Saskatchewan’s winter climate can be extreme – frigid cold, severe changes in temperature, strong winds and heavy snowfall. This weather can wreak havoc on our roads and keep snowplow crews moving to clear snow and ice from Saskatchewan’s 26,000 km highway network.
Ministry of Highways and Infrastructure snow removal equipment now features blue and amber flashing lights to increase their visibility and to improve the safety of their operators and all motorists. Learn more: Seeing Blue? Slow Down, Stay Back, Stay Safe
Snow plow safety
- Blading snow off the road creates a “mini blizzard” next to and behind the snowplow, especially in windy conditions. This is referred to as the SNOW ZONE.
- It can be difficult to see snow removal equipment within the Snow Zone. Watch for the black and yellow checkerboard, wind scoop, and flashing amber and red lights – called wig wag lights – on the rear of the snow plow truck. Slow down and drive with caution.
- Slow to 60 km when passing a snow plow with lights flashing whether the snow plow is in operation or pulled over to the side of the road. It's the law.
- Snow plows must travel slower than regular traffic when pushing snow and spreading salt and sand. Give the snow plow operator room to do their job.
- Snow plows pull over about every 10 km to allow motorists to pass, so take your time, wait and be safe.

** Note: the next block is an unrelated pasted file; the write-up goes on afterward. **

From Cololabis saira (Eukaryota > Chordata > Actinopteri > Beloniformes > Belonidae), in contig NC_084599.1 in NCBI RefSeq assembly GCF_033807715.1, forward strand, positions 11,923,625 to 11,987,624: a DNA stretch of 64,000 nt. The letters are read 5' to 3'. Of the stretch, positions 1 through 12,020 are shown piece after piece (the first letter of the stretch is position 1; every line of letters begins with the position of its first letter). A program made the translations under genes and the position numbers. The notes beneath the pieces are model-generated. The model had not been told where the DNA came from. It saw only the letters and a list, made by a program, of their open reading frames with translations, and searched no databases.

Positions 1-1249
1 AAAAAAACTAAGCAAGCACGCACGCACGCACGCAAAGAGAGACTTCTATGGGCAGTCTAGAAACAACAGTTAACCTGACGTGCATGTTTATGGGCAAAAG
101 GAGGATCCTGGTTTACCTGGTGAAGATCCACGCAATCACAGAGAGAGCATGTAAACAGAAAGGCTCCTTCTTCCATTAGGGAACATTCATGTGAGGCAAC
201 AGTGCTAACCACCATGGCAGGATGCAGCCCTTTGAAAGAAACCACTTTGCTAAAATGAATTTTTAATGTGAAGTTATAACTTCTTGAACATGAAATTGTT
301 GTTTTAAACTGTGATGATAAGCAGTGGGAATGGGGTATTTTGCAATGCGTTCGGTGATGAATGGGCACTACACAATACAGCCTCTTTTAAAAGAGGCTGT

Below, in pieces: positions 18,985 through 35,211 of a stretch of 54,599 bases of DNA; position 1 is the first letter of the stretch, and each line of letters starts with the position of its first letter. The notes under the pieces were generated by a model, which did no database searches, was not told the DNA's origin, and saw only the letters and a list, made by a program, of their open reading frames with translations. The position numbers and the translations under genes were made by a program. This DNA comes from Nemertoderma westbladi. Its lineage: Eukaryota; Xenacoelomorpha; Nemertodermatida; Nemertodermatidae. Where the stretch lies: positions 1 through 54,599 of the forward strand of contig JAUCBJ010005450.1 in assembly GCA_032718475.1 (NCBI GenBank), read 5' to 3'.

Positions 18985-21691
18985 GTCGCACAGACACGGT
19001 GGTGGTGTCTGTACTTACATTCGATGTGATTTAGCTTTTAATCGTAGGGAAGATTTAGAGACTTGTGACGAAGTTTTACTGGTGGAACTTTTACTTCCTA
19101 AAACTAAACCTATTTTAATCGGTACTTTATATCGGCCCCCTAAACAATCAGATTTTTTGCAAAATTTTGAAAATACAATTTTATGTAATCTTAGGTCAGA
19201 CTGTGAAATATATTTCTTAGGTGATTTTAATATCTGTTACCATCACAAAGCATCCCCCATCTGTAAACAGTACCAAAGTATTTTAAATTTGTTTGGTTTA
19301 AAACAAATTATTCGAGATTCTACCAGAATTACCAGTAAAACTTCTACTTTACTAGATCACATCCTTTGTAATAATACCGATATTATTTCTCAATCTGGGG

- Snow plows stop at all railway crossings to ensure it is safe to cross and the plow blade will clear the track.
- Snow plow operators are often out in treacherous conditions to make the highways as safe as possible for you – not to get in your way.
- Every winter, snow plows are hit by motorists that don’t see them or see them too late. The vast majority of these accidents are rear‐end collision incidents where motorists have not driven with caution in the snow.
Regular inspections are conducted to determine the state of a highway, which helps determine the following:
- What maintenance may be needed
- What updates to driving conditions need to be made on our Highway Hotline
‘Night Riders’ travel highways around Regina, Moose Jaw, Saskatoon, and Prince Albert, routes of 500 km, to report conditions and treat snow and ice during late night and early morning shifts.
How highways are prioritized for snow removal
We prioritize for snow removal and ice treatment based on highway classification and traffic volumes (Annual Average Daily Traffic – AADT).
Level 1 – (the highest priority given) inter-provincial routes and highways with greater than 1,500 AADT:
- Examples are Highways 1, 7, 10, 11, 16, and 39
- Snow removal initiated as soon as practical or after 3 cm of snow accumulated on driving lines
- Snow plowed and ice treated (or assessed for treatment) within six hours of the end of the storm (extra time may be needed in extreme circumstances)
Level 2 – Highways with AADT between 300 and 1,500:
- Snow plowed and ice treated (or assessed for treatment) from driving lanes within 12 hours of the end of the storm
- Snow removal starts when resources available without jeopardizing service on Level 1 highways
Level 3 – Highways with an AADT less than 300:
- Snow removal starts as soon as resources available without jeopardizing service on Level 1 or 2 highways
- Should be plowed and ice treated (or assessed for treatment) within 24 hours of the storm ending